A team of researchers at Florida International University and two other colleges is hoping to find out what barriers are keeping Latino transgender people from getting screened for breast and cervical cancer and better educate that population about their risks of developing the diseases.
The study, which will focus on the Latino transgender populations in Miami and San Juan, Puerto Rico, is being funded with a nearly $400,000 grant from the National Institutes of Health.
“Transgender men and transgender women have been under-studied with regard to reproductive cancer risk, and there is very little information on how the disease affects their lives,’’ Sheilla Rodriguez Madera, FIU social science professor and principal investigator on the study, said in a news release. “Cancer screening is one of the most important behaviors for the prevention of this condition.’’
Transgender men who still have the genatalia and reproductive organs they were born with face increased risks of cervical cancer, according to the World Health Organization. Transgender women could also be at risk of breast cancer if they use hormones like estrogen. But transgender people aren't getting screened for these cancers often enough — sometimes because they don't seek the care, and sometimes because they are excluded from it.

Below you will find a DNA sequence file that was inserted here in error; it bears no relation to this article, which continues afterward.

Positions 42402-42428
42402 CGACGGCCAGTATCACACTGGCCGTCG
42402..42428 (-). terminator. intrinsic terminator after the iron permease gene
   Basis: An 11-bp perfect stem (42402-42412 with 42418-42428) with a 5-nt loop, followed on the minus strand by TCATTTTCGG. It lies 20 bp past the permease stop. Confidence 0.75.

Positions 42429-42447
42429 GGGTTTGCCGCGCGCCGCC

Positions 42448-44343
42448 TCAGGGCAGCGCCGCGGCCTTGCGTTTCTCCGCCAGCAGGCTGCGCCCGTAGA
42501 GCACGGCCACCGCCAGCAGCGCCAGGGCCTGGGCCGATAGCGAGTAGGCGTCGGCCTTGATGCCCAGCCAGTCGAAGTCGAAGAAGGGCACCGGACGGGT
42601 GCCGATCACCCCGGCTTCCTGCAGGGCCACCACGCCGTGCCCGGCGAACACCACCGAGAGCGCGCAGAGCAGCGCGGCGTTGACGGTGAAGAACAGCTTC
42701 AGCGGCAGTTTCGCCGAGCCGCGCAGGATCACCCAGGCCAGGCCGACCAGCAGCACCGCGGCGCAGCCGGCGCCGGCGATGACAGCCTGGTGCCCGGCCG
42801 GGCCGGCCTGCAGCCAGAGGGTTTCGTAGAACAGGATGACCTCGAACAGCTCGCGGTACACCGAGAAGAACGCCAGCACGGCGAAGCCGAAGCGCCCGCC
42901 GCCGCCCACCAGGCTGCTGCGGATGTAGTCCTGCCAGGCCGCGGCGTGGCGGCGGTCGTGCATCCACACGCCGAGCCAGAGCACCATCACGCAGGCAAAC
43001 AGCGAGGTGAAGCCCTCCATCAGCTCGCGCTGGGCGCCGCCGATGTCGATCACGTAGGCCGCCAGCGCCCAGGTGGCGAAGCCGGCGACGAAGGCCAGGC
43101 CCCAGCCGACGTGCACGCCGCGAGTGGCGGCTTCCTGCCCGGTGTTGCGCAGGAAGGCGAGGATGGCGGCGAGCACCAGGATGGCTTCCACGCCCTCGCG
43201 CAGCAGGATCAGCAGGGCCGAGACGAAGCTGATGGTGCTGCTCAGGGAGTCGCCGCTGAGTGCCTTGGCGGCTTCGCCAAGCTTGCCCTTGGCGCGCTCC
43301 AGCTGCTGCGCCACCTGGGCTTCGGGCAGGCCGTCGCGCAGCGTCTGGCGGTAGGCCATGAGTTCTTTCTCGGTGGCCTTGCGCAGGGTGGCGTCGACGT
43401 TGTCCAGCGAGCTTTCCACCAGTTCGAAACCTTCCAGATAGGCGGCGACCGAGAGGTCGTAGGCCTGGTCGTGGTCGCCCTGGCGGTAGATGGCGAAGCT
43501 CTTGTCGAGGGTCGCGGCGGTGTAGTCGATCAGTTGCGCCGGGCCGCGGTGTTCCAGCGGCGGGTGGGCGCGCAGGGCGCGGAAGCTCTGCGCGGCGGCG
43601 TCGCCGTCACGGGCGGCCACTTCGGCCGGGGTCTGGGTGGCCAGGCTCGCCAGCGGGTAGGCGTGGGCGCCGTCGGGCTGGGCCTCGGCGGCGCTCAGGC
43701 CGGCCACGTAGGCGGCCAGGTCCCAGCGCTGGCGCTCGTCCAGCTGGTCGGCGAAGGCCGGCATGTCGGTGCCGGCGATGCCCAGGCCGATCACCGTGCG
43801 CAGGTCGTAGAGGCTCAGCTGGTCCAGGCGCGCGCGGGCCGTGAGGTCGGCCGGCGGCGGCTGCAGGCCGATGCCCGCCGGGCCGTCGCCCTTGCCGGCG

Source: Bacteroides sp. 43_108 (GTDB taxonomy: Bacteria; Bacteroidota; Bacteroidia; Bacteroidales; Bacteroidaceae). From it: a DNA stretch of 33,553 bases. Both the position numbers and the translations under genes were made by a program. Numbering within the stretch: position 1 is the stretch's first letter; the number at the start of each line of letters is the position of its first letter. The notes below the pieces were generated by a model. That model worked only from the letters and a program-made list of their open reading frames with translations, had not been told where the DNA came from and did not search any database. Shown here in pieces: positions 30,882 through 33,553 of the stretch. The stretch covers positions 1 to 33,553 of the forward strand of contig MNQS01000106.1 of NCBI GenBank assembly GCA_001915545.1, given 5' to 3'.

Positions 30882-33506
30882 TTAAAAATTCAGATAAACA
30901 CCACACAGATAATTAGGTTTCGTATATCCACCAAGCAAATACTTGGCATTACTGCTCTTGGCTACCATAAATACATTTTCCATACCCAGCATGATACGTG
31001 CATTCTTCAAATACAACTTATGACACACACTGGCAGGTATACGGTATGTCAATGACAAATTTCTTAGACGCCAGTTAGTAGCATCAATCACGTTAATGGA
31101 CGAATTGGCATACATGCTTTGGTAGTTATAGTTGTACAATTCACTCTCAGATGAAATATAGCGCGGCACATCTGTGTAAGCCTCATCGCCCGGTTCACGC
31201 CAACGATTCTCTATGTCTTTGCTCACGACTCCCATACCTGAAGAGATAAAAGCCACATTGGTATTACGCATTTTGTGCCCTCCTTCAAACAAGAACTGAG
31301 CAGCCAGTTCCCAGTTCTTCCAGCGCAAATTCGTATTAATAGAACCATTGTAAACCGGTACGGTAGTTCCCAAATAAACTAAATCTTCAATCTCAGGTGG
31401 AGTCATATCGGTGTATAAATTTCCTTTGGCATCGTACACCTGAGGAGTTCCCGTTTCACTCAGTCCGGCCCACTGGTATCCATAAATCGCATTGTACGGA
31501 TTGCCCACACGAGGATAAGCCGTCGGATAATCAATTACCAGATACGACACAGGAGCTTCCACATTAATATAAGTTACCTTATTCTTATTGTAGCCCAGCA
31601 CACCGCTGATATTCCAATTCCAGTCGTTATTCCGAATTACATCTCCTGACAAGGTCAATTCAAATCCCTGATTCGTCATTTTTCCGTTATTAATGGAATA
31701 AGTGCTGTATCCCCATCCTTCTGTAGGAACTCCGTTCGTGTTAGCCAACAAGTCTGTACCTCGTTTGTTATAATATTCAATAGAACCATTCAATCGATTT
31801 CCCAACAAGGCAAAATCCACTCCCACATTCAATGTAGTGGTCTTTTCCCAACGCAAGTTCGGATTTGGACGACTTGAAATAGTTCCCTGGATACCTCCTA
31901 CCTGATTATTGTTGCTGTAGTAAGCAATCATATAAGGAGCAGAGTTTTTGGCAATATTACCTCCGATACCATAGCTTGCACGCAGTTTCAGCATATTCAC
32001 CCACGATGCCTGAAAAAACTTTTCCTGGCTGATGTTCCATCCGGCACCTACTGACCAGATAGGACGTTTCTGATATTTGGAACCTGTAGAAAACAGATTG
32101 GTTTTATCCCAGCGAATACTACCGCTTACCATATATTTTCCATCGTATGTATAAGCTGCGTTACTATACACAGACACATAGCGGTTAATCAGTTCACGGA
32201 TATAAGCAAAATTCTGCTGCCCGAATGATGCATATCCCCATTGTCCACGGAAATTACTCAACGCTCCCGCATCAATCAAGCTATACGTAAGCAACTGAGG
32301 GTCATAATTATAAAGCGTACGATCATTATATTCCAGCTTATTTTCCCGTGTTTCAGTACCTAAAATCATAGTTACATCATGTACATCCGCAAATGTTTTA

"If transgender men haven't had the double mastectomy or the hysterectomy, they need to go to the gynecologist and have the pap screens," said Alíxida Ramos, a professor at Ponce Health Sciences University in Puerto Rico and another lead researcher on the study. "And that is not happening regularly."
Also, cancer is one of the leading causes of death among Latinos. So Latino transgender people are especially vulnerable.
Ramos said the scientists are in the process of identifying participants for the study and beginning to interview them. She wants to ask about their histories of using hormones, their experiences with healthcare professionals and if there are any cultural factors affecting their access to care.
After the initial stage, the team will develop an online questionnaire in order to reach a larger group of people.
The study is being conducted through a partnership with FIU and Ponce Health Sciences University as well as the University of California at San Francisco.
Ramos said there's little data available on the risk of cancer for transgender people.
"The focus has always been on stigma reduction, on gender-affirming care — meaning, [the use] of hormones and bodily modification — and also the prevention of HIV and sexually transmitted diseases," she said. "So cancer has not been a priority until now."